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SOUTH JORDAN — Veterinarian clinics around the Salt Lake Valley say so many staff members are calling out sick from COVID-19 that they're scrambling to keep up with animal patients.
Some have cut down hours or services and can be booked out for weeks. Others have stopped seeing new patients or suspended urgent care visits.
Meanwhile, the patient demand only continues to rise.
At Animal Care Daybreak, a litter of three 8-week-old puppies came in Tuesday, as their owners made sure the four-legged babies got their shots and nail trims.
While the visit was routine, a normal vet appointment like that may be hard to nail down in some places.
"Multiple times we've had clients calling and saying, you know, 'I can't get into my vet for three weeks because they're so busy and so booked out,'" said Lauren Michaud, associate veterinarian at Animal Care Daybreak.
Michaud and the clinic's development manager, Jordan Wolf, explained that clinics in Salt Lake County were already short-staffed to begin with. Wolf said that even before the pandemic, many in the veterinarian industry were already leaving because of compassion fatigue and burnout.
At the same time, people began adopting pets during the pandemic — leading to an increase in appointments and vet visits.
This last month, as the COVID-19 omicron variant swept through, the sick callouts have only added stress to the system.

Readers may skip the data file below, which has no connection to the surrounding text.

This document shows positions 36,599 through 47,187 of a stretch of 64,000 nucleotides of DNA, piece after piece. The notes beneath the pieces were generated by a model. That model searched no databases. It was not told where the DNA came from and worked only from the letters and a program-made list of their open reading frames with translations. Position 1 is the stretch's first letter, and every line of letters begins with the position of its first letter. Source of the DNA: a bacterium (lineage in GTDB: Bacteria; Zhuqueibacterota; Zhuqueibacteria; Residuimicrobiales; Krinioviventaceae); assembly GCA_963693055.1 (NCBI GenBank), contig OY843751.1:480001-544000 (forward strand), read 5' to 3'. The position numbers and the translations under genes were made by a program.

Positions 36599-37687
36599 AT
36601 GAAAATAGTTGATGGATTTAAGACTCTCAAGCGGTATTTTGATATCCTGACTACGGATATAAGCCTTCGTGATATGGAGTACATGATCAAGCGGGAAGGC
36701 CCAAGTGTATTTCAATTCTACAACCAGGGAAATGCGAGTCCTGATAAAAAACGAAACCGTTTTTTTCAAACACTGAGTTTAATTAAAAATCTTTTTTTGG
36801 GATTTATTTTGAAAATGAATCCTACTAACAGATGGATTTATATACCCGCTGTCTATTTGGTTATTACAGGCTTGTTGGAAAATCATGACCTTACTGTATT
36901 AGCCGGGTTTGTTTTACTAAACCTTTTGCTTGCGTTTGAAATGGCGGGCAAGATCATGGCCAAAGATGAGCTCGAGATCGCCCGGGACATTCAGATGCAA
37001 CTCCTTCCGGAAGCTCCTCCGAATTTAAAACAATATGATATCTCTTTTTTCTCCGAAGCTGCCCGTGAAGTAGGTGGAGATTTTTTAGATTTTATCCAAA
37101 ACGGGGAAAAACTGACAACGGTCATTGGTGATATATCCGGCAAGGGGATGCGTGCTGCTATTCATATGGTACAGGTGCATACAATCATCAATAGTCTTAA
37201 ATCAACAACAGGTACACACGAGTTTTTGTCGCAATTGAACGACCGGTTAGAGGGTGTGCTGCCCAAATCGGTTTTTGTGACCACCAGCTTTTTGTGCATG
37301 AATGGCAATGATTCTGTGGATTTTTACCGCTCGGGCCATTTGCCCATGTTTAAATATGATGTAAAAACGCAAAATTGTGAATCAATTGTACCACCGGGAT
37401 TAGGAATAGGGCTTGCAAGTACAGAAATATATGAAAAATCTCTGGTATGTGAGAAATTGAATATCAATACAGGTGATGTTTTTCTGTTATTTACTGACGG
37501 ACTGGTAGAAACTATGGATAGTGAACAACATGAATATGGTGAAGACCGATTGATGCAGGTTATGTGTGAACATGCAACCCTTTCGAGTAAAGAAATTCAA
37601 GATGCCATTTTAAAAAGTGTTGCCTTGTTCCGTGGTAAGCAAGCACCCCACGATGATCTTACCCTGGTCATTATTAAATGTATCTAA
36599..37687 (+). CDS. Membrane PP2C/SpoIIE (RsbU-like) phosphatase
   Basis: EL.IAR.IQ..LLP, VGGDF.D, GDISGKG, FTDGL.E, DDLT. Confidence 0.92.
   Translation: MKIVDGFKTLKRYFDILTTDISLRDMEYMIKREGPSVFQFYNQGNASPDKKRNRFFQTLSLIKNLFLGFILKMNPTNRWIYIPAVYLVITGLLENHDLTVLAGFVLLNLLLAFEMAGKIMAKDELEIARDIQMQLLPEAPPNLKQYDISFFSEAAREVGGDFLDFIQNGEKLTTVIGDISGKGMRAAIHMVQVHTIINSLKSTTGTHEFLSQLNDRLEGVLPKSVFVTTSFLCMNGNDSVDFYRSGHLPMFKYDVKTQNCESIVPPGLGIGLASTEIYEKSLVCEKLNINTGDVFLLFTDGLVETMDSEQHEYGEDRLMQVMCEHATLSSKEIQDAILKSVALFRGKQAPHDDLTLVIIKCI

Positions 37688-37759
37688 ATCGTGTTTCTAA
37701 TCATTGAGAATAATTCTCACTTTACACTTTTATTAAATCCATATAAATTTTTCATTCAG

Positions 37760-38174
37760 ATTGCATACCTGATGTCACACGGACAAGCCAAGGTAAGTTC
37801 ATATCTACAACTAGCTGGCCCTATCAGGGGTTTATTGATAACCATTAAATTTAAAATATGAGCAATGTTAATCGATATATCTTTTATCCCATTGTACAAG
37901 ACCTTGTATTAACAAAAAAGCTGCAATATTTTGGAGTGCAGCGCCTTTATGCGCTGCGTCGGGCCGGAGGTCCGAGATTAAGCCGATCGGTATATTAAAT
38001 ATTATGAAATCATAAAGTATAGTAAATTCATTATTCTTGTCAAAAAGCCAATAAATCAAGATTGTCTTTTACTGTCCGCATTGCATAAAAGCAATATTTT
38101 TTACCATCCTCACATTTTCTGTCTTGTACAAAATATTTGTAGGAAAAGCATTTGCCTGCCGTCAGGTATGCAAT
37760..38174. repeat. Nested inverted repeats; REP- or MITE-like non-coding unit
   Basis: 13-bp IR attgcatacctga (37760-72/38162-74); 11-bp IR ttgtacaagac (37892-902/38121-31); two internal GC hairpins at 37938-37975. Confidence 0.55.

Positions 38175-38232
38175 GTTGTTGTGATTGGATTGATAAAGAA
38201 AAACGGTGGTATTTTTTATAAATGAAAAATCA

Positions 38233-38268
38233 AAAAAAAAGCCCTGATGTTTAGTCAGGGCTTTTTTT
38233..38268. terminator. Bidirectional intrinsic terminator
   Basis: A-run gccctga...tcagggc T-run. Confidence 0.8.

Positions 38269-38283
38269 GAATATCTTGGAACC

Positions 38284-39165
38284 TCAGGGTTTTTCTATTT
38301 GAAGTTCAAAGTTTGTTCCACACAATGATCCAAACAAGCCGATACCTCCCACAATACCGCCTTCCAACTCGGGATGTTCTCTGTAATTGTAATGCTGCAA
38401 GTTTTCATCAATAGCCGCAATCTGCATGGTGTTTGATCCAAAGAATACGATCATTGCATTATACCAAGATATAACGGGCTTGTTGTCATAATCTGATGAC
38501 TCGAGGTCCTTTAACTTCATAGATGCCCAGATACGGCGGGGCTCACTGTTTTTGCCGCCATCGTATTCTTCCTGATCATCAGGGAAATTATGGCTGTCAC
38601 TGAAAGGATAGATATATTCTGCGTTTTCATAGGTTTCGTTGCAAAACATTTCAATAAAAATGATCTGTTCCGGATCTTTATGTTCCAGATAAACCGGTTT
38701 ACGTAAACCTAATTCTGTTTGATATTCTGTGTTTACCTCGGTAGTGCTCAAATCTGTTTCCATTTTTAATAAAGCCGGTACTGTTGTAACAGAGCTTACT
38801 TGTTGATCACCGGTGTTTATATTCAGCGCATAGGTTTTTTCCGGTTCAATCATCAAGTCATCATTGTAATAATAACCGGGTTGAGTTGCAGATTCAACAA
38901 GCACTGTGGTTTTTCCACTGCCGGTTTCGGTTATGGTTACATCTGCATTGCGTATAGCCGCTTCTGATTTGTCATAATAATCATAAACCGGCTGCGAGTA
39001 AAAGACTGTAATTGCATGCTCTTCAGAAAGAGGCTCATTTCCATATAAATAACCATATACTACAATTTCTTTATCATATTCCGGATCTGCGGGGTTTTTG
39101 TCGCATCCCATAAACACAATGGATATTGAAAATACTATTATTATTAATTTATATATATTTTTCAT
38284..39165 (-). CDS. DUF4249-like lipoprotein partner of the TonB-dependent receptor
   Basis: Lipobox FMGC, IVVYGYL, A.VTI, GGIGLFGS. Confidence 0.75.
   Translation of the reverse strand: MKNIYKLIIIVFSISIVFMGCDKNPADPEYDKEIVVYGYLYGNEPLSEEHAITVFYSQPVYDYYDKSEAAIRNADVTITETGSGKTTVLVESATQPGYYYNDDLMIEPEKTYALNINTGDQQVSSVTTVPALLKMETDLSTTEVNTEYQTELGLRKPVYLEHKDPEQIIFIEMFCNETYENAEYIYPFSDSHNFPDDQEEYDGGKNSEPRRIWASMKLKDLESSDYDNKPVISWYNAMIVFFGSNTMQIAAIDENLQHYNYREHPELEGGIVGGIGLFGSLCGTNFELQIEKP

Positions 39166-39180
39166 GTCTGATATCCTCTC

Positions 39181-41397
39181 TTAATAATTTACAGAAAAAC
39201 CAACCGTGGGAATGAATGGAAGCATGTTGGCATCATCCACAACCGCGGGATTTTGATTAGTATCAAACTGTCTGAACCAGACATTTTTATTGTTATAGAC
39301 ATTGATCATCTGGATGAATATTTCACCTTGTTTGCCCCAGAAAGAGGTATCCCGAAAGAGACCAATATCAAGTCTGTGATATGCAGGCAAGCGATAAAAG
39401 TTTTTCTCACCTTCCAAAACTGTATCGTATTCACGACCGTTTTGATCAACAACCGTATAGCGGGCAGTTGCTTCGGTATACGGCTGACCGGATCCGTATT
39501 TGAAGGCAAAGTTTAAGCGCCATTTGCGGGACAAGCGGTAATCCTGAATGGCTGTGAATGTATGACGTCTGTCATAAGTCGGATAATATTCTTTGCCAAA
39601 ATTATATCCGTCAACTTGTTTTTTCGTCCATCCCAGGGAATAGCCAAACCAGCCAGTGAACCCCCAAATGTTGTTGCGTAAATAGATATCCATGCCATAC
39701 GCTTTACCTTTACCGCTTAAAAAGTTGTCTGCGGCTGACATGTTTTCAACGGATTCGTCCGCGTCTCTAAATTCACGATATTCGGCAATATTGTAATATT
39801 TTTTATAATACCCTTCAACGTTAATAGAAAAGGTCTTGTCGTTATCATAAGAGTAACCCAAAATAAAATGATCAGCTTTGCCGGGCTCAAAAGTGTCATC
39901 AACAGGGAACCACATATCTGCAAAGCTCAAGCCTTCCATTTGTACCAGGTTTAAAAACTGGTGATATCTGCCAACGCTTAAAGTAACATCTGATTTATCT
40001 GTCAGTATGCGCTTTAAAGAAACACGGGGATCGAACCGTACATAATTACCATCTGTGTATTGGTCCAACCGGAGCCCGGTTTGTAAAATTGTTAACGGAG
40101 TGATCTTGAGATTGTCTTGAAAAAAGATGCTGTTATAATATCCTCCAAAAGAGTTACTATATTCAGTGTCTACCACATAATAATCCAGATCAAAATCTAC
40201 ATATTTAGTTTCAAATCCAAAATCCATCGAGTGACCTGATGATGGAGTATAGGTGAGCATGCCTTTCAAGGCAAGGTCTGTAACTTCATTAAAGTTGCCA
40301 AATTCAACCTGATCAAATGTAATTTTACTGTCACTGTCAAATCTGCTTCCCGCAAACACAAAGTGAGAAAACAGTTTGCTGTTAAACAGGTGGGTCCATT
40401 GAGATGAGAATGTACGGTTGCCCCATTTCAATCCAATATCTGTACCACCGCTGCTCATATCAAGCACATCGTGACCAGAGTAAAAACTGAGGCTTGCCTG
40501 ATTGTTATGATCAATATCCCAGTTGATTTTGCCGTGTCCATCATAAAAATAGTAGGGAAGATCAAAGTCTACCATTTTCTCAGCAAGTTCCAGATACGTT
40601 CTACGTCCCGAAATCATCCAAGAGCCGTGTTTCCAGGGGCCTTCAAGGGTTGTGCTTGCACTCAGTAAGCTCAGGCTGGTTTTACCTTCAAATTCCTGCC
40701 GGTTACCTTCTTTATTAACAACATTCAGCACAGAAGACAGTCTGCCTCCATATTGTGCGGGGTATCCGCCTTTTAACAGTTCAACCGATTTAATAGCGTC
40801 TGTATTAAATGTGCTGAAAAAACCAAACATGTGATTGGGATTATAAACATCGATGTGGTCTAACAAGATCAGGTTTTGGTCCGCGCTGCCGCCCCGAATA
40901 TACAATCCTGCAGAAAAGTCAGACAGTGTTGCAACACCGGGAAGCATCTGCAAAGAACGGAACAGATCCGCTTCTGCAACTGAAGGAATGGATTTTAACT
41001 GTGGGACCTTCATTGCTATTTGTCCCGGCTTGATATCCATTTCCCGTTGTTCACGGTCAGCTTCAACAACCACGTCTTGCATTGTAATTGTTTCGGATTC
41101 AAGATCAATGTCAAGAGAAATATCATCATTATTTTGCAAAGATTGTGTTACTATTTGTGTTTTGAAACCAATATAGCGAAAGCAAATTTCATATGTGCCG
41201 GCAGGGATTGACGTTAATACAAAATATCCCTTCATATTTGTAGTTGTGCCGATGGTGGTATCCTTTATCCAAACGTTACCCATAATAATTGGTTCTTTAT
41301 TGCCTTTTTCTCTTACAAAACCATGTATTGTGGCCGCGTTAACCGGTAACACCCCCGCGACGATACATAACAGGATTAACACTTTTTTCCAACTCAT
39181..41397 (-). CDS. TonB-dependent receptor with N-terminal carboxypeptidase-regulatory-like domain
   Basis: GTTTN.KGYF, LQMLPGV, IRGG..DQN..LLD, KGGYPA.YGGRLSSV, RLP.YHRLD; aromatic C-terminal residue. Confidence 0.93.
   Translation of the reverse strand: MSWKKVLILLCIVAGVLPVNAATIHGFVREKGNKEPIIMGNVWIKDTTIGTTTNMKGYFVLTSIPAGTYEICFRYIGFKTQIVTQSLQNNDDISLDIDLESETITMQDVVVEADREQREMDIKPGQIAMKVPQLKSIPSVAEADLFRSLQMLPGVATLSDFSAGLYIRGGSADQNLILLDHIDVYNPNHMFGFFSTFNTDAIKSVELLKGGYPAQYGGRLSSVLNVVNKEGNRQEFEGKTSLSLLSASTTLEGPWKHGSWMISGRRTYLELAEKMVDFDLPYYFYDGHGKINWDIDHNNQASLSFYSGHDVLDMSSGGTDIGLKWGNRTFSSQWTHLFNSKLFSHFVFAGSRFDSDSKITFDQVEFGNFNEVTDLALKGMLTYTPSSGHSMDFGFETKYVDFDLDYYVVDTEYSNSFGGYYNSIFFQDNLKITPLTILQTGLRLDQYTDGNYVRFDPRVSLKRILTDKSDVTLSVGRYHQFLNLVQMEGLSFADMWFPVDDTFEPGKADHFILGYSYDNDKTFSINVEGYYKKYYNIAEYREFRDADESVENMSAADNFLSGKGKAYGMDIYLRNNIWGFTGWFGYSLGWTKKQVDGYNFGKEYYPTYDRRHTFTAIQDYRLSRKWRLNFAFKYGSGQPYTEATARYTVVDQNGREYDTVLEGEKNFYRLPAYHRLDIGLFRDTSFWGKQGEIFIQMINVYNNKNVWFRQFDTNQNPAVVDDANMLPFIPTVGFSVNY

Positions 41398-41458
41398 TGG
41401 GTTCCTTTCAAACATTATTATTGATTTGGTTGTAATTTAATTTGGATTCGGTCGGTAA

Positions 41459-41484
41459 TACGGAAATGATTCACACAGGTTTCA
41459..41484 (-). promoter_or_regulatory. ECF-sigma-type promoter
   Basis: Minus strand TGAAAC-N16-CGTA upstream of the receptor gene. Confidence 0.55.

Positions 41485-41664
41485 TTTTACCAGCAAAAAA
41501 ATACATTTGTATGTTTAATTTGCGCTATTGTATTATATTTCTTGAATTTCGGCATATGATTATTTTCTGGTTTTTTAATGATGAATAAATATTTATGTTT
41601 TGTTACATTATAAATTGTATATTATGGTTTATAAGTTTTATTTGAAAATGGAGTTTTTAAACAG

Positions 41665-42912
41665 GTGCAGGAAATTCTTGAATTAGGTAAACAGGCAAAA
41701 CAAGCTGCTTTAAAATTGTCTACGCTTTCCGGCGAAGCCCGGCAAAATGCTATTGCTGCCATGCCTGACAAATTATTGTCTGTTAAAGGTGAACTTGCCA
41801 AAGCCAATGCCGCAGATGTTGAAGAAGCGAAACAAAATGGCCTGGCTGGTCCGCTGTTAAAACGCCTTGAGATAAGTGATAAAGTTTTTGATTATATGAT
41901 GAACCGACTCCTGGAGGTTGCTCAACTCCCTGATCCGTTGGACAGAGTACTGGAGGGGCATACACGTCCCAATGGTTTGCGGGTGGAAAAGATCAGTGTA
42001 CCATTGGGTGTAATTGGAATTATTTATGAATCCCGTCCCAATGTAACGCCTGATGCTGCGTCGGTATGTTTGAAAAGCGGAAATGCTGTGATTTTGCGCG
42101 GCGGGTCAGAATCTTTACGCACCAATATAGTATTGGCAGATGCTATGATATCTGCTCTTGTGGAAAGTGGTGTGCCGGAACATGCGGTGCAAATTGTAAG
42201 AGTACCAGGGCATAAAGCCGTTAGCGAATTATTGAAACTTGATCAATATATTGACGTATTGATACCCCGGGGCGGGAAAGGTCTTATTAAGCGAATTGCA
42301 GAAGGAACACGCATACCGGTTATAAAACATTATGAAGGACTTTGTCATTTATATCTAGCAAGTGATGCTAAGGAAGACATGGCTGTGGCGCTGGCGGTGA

Several vet clinics told KSL-TV Tuesday that they've had to shorten their hours because of a lack of staff and no longer take new clients. Some say they stopped offering walk-in or emergency care, and instead have to refer pet owners somewhere else.
Others say they are completely booked for anywhere from three to six weeks out.
Many explained that they are referring animal owners who need immediate help to one of the few area pet ER clinics.
"The emergency clinics have been overloaded," Wolf said. "It was not unheard over the last year or two to really hear of nine-, 12,- 15-hour waits for emergency care."
Animal Care Daybreak has had to think outside the box in an effort to give the best care possible.
"We've done a few different things to try to accommodate the really high case load that we've seen recently," Michaud said.
For example, they began to offer telemedicine — just like what you'd find for humans.
"They can help you triage your pet," Wolf said. "They can work with the owner to find out what's going on and come up with a plan. 'Do you need to go to the emergency clinic for immediate treatment? Can this wait a week? Can we call in some pain relief?'"
And instead of owners accompanying their patient to the vet, Animal Care Daybreak started a drop-off clinic, which allows them to take in more urgent cases as they need throughout the day.
"Between the drop-off system and telemedicine, it's been changes for both us and the clients," Michaud expressed. "And most of our clients have been very understanding."
In addition to understanding, they ask for patience as clinics work through the challenges.
They said clinics will often refer pet patients to other places if they can't take them in to make sure all fur babies are taken care of.
"It's just the veterinary community pulling together and doing what we can," Wolf said.